COLUMBUS, Ohio -- The most ideal solution to production problems associated with a wet harvest is to practice continuous no-till, with the added benefit of adopting controlled traffic.
Randall Reeder, an Ohio State University Extension agricultural engineer, said that the farmers who better escaped the headaches of harvesting during this year's record-setting wet season were those who practice continuous no-till.
"Farmers with continuous no-till fields told me they had far less rutting than in fields tilled last fall. They still had some problems with wet soils, but not as bad as on tilled ground," said Reeder, who also holds a partial research appointment with the Ohio Agricultural Research and Development Center.
Compaction problems are most aggravated by tire ruts left in fields during harvest. Often, the deeper the rut, the deeper the soil compaction, which can have a tremendous impact on spring planting and an even greater impact on crop performance that doesn't become evident until later in the growing season. To make matters worse, the effects of compaction can last for years on some soils, costing growers up to 10 percent of their yield each year.
Practicing no-till is one solution to minimizing compaction and its effects. No-till is a conservation production practice characterized by planting, maintaining and harvesting a crop without disturbing the soil. Leaving the crop residue on the surface creates an ideal condition for earthworms and other soil organisms, reduces erosion, increases organic matter, and creates a soil structure with better drainage and root growth.
"For good soil structure, the key to the success with no-till is that it's practiced year after year," said Reeder. "No-tilling soybeans every other year doesn't count, and by tilling every other year for corn you lose most of the soil structure advantages of continuous no-till."
Add controlled traffic to a continuous no-till system and farmers could suffer fewer complications from compaction, said Reeder.
Controlled traffic is a method to manage soil compaction, whereby all farm equipment is the same width so that traffic is confined to specific paths year after year, and the remainder of the soil is untouched. Controlled traffic is usually matched with conservation tillage systems, like no-till or strip-till.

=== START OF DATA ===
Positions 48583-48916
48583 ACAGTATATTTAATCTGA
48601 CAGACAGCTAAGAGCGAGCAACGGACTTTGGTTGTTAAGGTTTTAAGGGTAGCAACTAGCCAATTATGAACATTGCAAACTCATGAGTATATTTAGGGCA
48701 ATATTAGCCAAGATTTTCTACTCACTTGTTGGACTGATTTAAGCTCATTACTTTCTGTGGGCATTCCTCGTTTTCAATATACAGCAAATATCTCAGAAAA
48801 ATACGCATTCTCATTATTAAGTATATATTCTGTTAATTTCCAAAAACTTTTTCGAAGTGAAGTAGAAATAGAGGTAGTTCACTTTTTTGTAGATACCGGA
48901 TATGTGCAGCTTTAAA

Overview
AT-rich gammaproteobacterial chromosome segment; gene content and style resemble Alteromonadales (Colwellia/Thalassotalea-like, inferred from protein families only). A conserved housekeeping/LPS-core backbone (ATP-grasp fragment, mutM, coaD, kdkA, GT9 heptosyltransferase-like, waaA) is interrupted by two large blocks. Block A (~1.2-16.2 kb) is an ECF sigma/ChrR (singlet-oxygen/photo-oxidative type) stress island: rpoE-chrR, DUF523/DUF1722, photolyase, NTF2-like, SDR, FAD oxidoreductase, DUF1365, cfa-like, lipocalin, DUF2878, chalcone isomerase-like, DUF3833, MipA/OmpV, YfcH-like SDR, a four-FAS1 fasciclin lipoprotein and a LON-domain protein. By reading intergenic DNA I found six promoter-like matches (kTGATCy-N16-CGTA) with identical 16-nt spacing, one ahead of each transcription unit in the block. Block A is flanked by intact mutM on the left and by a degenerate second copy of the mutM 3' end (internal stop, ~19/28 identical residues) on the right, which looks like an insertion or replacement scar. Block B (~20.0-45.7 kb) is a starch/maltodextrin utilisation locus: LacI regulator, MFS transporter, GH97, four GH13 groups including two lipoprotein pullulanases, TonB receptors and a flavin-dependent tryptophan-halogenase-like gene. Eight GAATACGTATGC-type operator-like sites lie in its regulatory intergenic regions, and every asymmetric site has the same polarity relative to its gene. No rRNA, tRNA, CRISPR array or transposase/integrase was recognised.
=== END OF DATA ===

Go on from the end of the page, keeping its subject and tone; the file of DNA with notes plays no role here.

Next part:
"The aim of controlled traffic is to minimize the amount of soil that gets driven on, eliminating compaction where plant roots are growing," said Reeder. "The average grain farmer will drive on three-fourths of the field in a two-year period. With controlled traffic, anywhere from 50 percent to 80 percent of the field never gets driven on and that includes 100 percent of the soil under corn rows."
Reeder said that controlled traffic works, but not enough farmers make use of the technology due to the time and cost to transition to the system.
"The good news is that precision agriculture technology, specifically auto-steer systems, makes it easier to adopt controlled traffic," said Reeder. "Controlled traffic without such a system requires the farmer to follow the tracks visually. But with an auto-steer system, with RTK (real-time kinetic) for example, the technology keeps the equipment aligned within an inch of right where the farmer needs to be in the field."
The following are some general tips farmers can follow when making the transition to a controlled traffic system. Reeder said some adjustments might be harder to make than others:
"An important thing to remember is don't go overboard on expenditures that won't help at all in a fairly normal year," said Reeder. "The extremely wet weather we experienced in the fall of 2006 is rare, maybe happening once every 50 years."
Ohio has 3.7 million acres of no-till, or 41 percent of all cropland. Two-thirds of Ohio's soybean crop and 20 percent of the corn crop are planted into no-till. Of that total, Reeder estimates 10 percent to 20 percent of Ohio's cropland is in continuous no-till.
Adopting controlled traffic would improve yields and increase net profit for no-till farmers. And it will help every year, not just in the extreme wet ones.
SOURCE: Ohio State University news release.